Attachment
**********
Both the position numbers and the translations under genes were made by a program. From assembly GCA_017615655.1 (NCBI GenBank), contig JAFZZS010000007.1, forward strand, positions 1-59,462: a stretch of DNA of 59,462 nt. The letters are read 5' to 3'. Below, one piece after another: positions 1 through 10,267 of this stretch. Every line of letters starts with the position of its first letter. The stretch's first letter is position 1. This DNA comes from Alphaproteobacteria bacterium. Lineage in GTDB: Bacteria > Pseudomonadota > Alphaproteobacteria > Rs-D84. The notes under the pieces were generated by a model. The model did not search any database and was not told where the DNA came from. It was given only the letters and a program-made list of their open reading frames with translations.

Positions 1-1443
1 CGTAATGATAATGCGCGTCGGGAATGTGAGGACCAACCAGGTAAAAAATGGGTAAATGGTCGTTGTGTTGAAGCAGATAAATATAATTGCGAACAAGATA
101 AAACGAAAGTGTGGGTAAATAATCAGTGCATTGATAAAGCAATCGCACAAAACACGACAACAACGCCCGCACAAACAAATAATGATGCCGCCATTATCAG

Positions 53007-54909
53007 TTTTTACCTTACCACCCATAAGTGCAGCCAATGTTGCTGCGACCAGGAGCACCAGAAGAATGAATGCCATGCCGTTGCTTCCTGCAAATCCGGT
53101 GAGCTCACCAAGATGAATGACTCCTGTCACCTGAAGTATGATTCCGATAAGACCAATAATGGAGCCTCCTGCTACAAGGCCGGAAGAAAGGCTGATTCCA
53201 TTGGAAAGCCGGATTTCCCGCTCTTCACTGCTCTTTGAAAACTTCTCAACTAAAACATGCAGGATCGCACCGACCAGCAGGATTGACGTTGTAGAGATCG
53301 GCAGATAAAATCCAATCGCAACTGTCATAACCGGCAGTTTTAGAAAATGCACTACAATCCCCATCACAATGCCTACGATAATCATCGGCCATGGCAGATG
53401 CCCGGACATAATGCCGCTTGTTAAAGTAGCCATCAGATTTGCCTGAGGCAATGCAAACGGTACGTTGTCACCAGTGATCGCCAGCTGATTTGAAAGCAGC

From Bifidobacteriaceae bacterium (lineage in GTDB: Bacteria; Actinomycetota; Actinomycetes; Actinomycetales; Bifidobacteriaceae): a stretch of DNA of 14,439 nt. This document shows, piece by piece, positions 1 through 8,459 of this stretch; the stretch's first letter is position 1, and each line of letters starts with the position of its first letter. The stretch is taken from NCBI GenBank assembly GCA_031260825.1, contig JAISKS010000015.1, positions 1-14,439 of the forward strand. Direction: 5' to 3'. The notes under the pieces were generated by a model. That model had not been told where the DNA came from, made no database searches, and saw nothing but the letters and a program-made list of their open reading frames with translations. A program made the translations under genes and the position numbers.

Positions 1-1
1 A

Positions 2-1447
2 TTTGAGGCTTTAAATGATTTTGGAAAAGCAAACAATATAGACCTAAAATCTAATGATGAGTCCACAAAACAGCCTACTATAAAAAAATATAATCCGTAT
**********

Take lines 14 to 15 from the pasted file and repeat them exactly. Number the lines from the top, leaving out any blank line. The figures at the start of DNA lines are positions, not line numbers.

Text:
Positions 2-1447
2 TTTGAGGCTTTAAATGATTTTGGAAAAGCAAACAATATAGACCTAAAATCTAATGATGAGTCCACAAAACAGCCTACTATAAAAAAATATAATCCGTAT